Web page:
Causes, Symptoms and Treatment of Esophageal Injuries in Accident Victims
What Is The Esophagus And Blunt Esophageal Injury?
The esophagus is a muscular tube that connects the throat with the stomach. Its purpose is to carry food, liquids, and saliva from the mouth to the stomach. The esophagus runs behind the windpipe and heart and in front of the spine, passing through the diaphragm just before entering the stomach. The esophagus is divided in two sections: the upper esophageal sphincter (UES) and the lower esophageal sphincter (LES).
The UES is a wad of muscles at the top of the esophagus used for breathing, eating, belching, and vomiting. The purpose of the muscles is help food and secretions travel down the esophagus. The LES is on the other end of the esophagus and connects with the stomach. It prevents acid and stomach contents from traveling backwards from the stomach.
What Causes A Blunt Esophageal Injury?
An esophagus injury may be caused one of four ways:
(1) injury from endoscopic instruments or other thoracic or throat surgical procedures;
(2) penetrating or blunt trauma, from motor vehicle accidents;
(3) caustic ingestions during suicide attempts or by accident; or
(4) spontaneous or forceful vomiting or retching (Boerhave Syndrome).
What Are The Symptoms Of A Blunt Esophageal Injury?
At first, victims of esophageal injury experience pain. If a perforation or tear occurs symptoms include difficulty swallowing, chest pain, and breathing problems. Other symptoms include: fast breathing, fever, low blood pressure, rapid heart rate, neck pain or stiffness.
How Is A Blunt Esophageal Injury Diagnosed?
It is difficult to injure the esophagus unless penetrating blunt trauma occurs. Medical professionals rely on chest x-rays and chest CT scans to assess location and extent of injury.
How Is A Blunt Esophageal Injury Treated?
Treatment includes surgical repair and the insertion of a temporary feeding tube to enable the victim to consume food orally. Afterwards, rehabilitation may be needed until the functions of the esophagus returns.
Compensation For A Blunt Esophageal Injury
If you are experiencing painful and difficult breathing after a traumatic incident or a car crash, you may have injured your esophagus. Make sure you are examined and diagnosed by a medical doctor immediately. You may be able to pursue compensation for damages such as medical bills, pain and suffering, permanent injury or disability, costs of physical therapy and rehabilitation, lost wages from missed work, diminished earning capacity, mental anguish and emotional distress, punitive damages, and/or property damage or loss.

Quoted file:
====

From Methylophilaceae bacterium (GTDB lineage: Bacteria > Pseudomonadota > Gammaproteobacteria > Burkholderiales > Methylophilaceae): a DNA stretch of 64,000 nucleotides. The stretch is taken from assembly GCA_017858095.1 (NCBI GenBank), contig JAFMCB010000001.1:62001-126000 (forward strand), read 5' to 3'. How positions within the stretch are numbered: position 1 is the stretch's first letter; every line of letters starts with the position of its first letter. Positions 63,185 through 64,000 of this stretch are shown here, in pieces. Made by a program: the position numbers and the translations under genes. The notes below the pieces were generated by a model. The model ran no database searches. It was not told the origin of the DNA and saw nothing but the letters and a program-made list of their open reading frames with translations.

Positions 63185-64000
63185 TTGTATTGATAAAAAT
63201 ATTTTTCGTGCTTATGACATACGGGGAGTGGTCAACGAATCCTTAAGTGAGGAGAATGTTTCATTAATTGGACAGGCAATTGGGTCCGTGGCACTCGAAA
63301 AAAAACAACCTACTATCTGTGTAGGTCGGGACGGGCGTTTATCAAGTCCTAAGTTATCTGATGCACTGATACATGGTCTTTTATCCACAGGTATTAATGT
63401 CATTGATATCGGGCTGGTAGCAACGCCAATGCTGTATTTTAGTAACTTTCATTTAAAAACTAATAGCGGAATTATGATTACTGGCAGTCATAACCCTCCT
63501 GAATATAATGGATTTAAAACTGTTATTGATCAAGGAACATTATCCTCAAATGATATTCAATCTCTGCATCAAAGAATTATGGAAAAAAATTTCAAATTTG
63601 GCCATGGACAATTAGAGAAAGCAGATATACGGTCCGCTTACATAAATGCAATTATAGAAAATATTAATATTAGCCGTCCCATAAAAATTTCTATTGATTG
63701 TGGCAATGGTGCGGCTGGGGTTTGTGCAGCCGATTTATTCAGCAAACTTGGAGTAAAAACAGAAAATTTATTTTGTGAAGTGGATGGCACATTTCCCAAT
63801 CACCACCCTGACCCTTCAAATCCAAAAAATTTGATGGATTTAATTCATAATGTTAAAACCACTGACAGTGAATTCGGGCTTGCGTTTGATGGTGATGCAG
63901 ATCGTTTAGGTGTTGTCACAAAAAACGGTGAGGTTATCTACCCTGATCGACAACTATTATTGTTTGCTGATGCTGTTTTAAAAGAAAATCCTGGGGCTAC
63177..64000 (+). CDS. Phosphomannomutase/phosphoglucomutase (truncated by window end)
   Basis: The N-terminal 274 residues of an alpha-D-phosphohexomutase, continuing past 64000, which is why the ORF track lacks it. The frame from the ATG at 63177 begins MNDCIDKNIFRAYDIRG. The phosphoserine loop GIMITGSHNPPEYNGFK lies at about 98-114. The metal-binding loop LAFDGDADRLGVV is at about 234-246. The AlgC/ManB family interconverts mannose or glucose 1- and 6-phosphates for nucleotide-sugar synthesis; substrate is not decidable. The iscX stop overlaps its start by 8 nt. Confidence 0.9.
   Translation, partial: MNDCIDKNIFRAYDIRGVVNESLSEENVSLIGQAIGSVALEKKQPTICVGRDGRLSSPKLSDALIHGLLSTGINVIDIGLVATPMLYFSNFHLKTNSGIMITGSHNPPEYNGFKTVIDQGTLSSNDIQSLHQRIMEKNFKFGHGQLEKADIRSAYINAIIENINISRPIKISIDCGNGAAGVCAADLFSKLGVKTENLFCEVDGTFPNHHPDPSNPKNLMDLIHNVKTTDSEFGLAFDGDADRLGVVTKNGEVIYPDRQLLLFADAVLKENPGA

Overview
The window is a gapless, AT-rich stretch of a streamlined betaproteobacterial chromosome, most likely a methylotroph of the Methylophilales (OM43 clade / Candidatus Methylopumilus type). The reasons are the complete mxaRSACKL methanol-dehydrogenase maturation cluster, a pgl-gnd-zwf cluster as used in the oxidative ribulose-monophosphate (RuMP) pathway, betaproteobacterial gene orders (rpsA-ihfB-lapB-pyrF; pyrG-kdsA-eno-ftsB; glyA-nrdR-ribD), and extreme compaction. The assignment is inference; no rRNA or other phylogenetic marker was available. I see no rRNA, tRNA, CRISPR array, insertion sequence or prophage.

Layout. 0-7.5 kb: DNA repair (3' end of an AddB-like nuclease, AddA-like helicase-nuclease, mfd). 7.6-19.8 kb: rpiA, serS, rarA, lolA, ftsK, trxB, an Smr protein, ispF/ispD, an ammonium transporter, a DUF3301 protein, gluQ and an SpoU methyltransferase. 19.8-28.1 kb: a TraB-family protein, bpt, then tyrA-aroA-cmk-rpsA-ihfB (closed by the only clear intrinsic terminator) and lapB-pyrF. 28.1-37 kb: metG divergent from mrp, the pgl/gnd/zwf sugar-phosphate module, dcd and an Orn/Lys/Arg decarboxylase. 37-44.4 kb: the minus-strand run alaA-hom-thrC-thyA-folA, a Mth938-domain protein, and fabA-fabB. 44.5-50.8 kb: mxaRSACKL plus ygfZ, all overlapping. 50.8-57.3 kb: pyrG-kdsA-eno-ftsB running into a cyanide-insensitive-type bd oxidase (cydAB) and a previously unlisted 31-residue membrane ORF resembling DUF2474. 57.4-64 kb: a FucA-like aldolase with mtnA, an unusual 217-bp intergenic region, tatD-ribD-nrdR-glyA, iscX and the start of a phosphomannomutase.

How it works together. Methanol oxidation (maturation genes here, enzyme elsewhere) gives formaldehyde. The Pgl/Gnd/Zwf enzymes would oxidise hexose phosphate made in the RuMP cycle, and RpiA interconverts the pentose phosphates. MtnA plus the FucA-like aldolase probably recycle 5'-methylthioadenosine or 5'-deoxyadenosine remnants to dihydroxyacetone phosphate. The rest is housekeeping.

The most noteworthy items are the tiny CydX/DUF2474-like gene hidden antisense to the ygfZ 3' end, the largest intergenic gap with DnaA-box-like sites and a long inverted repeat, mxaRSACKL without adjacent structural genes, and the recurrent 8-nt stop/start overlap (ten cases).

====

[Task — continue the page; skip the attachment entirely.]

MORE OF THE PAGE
Did you suffer a blunt esophageal injury from an accident? Our Boston area personal injury claims and car accident victim attorneys will work hard to get you the compensation you deserve. No-obligation. No fee if no recovery.
If you or a loved one experienced hemorrhage after a blunt aortic injury because of someone else’s negligence and would like to discuss your legal options, contact an experienced Boston Personal Injury Lawyer today for a free consultation. The Law Offices of Gerald J. Noonan has a proven track record with over 35 years of legal experience representing victims of serious internal injuries in southeastern Massachusetts.
For a free, no-obligation case review and consultation call our law firm today at (508) 588-0422 and you will have taken your first step towards getting fair compensation for your injuries or for the loss of a loved one. You can also click here to use our Free Case Evaluation Form.
We offer a free, no-obligation legal consultation to help you understand your rights and the value of your case.
Our Boston Injured Esophagus Lawyer assists motor vehicle accident victims throughout all of Massachusetts including, but not limited to, those in the following counties, cities and towns: Plymouth County including Brockton, Plymouth, Bridgewater, Marshfield, Hingham, Duxbury, Wareham, Abington, Rockland, Whitman, Hanson, Middleborough; Norfolk County including Quincy, Stoughton, Dedham, Weymouth, Braintree, Avon, Holbrook, Randolph, Canton, Sharon, Brookline, Franklin; Bristol County including New Bedford, Fall River, Taunton, Attleboro, Mansfield, Easton, Raynham, Norton; Cape Cod, Falmouth, Barnstable and the Greater Boston area including Cambridge, Lowell, Lynn, Chelsea, Everett, Lawrence, Revere, Dorchester, Roxbury and Somerville.
Meniscal tears are one of the most common knee injuries. The meniscus is a piece of cartilage located between the tibia and femur. This cartilage acts...
There are two types of dislocated elbows: a partial dislocation (subluxation) and a complete dislocation. A partial dislocation occurs when the ulna b...
A biceps muscle will not grow back after it tears away from the forearm bone. Someone with a torn lower bicep will have to rely on other muscles to he...
If you are experiencing a rapid heart rate and rapid shallow breathing after a traumatic incident or a car crash, you may have suffered chest trauma t...
The first step in address blunt tracheal injuries is to assess and stabilize the victim’s airway, breathing, and circulation. Medical imaging is used ...
Injuries to the pancreas are not common. The pancreas is protected by many other organs. If the pancreas is injured due to blunt trauma, other organs ...
Diaphragmatic trauma typically results from penetrating or blunt trauma, where 80 to 90% of blunt diaphragmatic ruptures are due to car accidents. Lat...
Those suffering from renal injuries typically complain of abdominal or flank pain. It is critical that medical professionals undertake a urinalysis an...